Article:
Non-stress Test: Monitoring Your Baby's Well-Being

Due to special situations, your provider may decide to order a non-stress test (NST). An NST monitors a baby's health by showing his/her baseline heart rate and also any increases in the heart rate due to movement. Just as your heart rate goes up after movement, your baby's heart rate also increases when he/she moves around in the uterus.

This test will also show if you are having any contractions. If you have an NST, you will relax in a reclining position with two sensors (attached by monitoring belts) around your abdomen. One measures your baby's heart rate, while the other measures contractions. You'll be asked to press a button whenever you feel your baby move. This marks the monitor strip so that your baby's movement and heart rate can be compared.

The technician will be looking for a certain number of movements and increases in the heart rate, within a prescribed amount of time. An NST is an easy and painless test that can be done in several different settings, such as our office, a clinic, the hospital, or your home.

A non-stress test may be ordered for the following reasons:

  • Report of decreased fetal movement
  • Diagnosis of diabetes
  • Diagnosis of hypertension or gestational hypertension
  • Multiple gestation (twins, triplets, etc.)
  • Premature rupture of membrane
  • After a car accident or other accident
  • Post-date pregnancy (beyond 42 weeks gestation)

NSTs can be started as early as 27 to 28 weeks, with the majority being done after 32 weeks gestation.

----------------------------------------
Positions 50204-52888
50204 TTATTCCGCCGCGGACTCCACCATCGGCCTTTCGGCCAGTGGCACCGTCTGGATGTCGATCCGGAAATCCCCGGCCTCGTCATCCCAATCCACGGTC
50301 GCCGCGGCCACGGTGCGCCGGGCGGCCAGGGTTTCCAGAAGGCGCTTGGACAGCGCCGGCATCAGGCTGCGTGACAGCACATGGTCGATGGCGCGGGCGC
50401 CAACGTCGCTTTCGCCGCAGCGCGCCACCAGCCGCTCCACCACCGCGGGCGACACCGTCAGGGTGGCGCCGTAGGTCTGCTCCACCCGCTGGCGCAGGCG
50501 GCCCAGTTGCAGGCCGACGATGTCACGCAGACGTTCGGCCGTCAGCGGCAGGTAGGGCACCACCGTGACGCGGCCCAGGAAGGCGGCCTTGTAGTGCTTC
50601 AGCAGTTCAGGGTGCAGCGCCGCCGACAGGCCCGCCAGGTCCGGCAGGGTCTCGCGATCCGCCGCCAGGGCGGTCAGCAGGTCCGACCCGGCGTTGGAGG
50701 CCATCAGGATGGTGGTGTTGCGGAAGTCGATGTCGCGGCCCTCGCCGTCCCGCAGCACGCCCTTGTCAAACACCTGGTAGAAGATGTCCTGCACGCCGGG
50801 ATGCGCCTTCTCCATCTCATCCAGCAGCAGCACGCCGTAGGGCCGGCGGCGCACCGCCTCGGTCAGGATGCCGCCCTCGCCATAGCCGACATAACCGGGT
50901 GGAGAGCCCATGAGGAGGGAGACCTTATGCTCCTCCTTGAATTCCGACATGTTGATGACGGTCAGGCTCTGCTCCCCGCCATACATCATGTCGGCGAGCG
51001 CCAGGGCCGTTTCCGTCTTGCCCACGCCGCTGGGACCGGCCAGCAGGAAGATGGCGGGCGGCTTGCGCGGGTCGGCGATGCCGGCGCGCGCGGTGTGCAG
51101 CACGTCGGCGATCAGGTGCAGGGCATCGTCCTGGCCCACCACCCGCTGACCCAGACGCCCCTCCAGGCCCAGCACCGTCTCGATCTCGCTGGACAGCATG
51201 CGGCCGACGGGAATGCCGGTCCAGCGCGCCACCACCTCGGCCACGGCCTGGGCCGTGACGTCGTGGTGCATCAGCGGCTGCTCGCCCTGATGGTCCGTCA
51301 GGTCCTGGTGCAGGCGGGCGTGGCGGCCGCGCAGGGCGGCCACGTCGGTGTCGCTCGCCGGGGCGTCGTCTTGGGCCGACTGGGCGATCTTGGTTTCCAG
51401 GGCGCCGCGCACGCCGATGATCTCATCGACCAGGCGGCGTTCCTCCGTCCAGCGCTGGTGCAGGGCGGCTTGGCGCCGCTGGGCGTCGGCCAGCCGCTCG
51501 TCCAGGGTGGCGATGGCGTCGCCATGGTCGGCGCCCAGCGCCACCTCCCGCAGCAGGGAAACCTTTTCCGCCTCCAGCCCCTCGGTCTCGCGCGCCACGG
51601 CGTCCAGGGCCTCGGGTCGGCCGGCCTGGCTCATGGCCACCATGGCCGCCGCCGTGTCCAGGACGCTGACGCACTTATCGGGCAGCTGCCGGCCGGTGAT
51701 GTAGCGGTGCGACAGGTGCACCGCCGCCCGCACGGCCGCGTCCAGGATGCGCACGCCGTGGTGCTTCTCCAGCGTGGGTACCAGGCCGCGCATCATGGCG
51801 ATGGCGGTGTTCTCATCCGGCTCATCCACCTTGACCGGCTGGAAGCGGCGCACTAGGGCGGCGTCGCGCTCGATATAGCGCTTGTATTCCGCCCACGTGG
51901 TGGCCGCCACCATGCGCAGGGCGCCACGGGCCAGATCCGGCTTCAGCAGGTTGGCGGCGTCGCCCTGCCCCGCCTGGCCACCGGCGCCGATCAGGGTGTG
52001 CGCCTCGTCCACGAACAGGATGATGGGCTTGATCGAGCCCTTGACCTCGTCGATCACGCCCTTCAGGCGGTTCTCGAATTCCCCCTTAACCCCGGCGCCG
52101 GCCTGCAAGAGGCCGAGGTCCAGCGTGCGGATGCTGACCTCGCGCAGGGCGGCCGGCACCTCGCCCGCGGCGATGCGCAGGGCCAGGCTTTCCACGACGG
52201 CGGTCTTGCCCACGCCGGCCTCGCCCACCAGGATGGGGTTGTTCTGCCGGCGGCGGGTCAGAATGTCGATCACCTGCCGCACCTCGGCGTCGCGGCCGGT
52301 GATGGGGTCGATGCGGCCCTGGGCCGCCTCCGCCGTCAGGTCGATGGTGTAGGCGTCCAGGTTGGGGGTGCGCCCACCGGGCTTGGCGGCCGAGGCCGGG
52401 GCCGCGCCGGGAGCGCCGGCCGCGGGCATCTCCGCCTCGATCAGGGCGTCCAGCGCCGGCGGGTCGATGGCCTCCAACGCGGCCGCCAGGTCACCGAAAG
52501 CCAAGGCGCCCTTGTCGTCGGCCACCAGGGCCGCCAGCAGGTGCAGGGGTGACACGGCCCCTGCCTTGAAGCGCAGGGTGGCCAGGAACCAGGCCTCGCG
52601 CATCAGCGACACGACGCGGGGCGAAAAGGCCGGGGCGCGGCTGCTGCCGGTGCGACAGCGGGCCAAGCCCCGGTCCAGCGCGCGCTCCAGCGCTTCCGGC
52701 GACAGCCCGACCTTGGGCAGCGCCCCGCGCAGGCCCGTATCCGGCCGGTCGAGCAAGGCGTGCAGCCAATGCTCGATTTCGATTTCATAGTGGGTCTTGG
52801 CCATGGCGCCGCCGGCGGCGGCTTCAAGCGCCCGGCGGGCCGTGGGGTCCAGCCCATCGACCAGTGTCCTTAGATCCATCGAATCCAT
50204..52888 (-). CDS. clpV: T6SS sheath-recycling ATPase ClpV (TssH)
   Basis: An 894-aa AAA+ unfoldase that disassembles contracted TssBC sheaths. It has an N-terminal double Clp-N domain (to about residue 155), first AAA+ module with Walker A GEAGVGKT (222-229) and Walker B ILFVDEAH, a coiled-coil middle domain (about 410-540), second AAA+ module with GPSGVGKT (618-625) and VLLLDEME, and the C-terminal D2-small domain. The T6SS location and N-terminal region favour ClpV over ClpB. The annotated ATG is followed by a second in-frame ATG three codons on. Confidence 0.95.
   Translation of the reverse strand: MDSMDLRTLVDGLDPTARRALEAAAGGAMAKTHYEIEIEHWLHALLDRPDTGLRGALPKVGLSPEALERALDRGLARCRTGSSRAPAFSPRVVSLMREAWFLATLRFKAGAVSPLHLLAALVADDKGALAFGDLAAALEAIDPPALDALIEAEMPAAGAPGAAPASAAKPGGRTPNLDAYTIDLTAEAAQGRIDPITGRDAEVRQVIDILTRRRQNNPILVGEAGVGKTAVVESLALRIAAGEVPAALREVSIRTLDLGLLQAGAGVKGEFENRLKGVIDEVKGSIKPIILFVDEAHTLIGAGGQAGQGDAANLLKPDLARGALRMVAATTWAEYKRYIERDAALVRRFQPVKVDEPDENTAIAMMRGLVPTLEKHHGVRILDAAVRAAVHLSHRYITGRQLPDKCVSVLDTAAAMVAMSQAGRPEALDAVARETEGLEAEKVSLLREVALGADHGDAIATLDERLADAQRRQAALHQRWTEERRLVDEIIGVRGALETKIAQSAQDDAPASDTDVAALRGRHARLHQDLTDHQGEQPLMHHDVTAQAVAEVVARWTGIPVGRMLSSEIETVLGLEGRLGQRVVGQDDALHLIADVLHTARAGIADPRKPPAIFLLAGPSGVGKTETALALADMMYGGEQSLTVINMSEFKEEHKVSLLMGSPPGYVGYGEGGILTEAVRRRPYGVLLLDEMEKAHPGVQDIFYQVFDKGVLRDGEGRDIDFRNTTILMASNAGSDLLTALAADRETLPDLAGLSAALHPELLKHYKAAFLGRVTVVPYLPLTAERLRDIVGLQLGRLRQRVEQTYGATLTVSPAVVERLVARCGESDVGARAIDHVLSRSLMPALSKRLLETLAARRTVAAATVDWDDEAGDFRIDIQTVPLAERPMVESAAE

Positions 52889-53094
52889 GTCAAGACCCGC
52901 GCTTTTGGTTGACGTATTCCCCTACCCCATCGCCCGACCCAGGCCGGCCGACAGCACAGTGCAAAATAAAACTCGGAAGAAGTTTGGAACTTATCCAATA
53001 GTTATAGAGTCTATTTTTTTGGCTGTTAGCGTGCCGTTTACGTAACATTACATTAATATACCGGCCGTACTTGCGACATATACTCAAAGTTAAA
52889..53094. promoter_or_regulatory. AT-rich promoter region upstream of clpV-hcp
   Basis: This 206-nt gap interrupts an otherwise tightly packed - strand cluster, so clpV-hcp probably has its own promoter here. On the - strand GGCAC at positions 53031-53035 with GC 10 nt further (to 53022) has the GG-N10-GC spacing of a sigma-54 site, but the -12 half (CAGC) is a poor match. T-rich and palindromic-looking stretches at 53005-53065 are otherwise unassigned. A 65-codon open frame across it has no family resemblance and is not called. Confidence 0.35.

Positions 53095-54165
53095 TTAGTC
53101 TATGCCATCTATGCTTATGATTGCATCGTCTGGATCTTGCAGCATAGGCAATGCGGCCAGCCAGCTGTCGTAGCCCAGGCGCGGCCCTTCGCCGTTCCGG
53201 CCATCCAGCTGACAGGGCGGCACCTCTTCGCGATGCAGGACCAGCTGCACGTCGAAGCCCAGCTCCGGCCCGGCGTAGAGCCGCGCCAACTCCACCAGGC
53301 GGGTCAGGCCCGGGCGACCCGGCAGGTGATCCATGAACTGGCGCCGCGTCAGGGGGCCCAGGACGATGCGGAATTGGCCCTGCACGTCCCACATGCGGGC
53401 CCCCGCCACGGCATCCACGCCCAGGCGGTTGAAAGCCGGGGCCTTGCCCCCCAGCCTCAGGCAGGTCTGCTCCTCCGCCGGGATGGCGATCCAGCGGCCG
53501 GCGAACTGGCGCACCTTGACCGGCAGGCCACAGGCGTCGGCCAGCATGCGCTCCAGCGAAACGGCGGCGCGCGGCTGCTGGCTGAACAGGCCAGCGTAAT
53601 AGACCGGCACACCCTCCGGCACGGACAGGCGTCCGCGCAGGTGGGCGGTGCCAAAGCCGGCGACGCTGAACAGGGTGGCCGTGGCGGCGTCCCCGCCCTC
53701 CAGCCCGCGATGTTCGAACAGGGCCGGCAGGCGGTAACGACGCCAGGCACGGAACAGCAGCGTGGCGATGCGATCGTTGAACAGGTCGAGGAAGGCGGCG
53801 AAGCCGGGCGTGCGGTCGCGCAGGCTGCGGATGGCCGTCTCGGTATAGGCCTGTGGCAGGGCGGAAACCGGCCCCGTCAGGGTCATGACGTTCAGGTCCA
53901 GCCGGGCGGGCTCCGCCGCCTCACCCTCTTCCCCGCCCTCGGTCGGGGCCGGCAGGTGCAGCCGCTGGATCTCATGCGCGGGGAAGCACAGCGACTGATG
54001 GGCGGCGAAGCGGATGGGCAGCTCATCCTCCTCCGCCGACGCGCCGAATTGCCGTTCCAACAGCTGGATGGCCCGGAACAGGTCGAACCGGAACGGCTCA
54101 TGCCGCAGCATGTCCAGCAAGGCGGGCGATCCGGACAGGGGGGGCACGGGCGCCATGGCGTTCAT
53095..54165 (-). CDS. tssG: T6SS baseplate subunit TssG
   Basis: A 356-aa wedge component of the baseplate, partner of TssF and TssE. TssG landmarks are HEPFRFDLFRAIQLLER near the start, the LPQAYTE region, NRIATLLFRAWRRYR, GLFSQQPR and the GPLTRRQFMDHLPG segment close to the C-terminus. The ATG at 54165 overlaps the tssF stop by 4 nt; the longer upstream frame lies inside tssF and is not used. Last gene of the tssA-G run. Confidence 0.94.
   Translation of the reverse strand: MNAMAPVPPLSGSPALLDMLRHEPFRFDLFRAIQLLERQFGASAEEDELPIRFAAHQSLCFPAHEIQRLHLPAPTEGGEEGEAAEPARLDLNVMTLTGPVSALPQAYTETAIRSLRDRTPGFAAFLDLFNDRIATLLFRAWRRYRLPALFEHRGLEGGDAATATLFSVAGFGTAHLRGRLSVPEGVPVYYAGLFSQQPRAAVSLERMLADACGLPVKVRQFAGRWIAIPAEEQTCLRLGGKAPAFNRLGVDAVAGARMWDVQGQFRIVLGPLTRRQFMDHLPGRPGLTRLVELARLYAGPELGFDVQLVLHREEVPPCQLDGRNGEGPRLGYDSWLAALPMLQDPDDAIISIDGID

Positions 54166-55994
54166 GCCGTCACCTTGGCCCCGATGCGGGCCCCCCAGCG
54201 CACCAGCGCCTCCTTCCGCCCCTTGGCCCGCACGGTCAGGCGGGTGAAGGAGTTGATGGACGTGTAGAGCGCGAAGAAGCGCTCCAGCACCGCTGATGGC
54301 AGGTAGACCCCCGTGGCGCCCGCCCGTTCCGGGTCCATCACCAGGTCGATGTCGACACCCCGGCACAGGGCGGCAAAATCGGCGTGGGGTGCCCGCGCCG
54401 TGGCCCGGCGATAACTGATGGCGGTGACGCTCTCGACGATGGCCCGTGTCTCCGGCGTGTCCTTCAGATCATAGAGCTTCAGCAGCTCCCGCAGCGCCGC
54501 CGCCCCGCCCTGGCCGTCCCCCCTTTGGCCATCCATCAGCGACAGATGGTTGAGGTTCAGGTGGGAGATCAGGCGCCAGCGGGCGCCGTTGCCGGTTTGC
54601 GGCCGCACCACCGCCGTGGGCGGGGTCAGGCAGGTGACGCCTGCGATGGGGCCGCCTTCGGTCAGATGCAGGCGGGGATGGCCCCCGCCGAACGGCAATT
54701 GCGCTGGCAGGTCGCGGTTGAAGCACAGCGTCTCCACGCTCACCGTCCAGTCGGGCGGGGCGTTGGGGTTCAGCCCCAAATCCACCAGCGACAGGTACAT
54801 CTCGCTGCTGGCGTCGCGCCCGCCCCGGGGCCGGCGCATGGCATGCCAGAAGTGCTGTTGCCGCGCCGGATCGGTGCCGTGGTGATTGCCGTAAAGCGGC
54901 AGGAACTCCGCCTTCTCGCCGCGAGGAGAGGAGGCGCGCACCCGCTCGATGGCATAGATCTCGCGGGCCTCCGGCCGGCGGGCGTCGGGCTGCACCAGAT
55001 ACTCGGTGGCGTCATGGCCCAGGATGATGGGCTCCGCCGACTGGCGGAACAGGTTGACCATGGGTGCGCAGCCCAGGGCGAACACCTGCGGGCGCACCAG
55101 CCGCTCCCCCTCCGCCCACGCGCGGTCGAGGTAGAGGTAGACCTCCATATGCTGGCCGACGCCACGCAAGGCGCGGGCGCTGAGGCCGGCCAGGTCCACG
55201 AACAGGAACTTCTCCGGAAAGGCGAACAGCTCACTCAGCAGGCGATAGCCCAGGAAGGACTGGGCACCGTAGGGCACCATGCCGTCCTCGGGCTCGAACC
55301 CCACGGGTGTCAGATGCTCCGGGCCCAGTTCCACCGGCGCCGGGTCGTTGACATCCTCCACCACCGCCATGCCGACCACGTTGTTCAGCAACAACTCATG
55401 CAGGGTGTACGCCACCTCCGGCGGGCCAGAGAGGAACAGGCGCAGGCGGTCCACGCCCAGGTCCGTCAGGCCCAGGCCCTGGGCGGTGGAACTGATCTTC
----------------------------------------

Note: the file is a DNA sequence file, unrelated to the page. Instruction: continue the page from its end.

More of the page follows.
There may be only one test ordered, or they may be repeated several times. If the results of your NST are unclear or unsatisfactory, a biophysical profile may be requested. This test combines an NST and ultrasound to determine the baby's heart rate, movement, muscle tone, breathing movements, and the amount of amniotic fluid.


Submitted by Naskar333 on

My wife had a non stress test, because we were told that our baby is small. Long, but small, I thought that 4.2 to 32 1 / 2 weeks was normal, but still we were together for about 20 minutes. We never said anything after, however. I guess no news is good news. I have heard from my friend that we can check the positioning of the baby inside.

We have to go back to the second week. I Also house to count the fetal calcium, between nineteen and twenty-three years, we have to put aside 2 hours to give my side, and mark the time the baby kicks. He begins to write, to mark the 10 kicks, and then my end. If my wife does not feel the baby kick 10 times in 2 hours, we have to go to the emergency room. Last night my wife had 21 kicks in 20 minutes!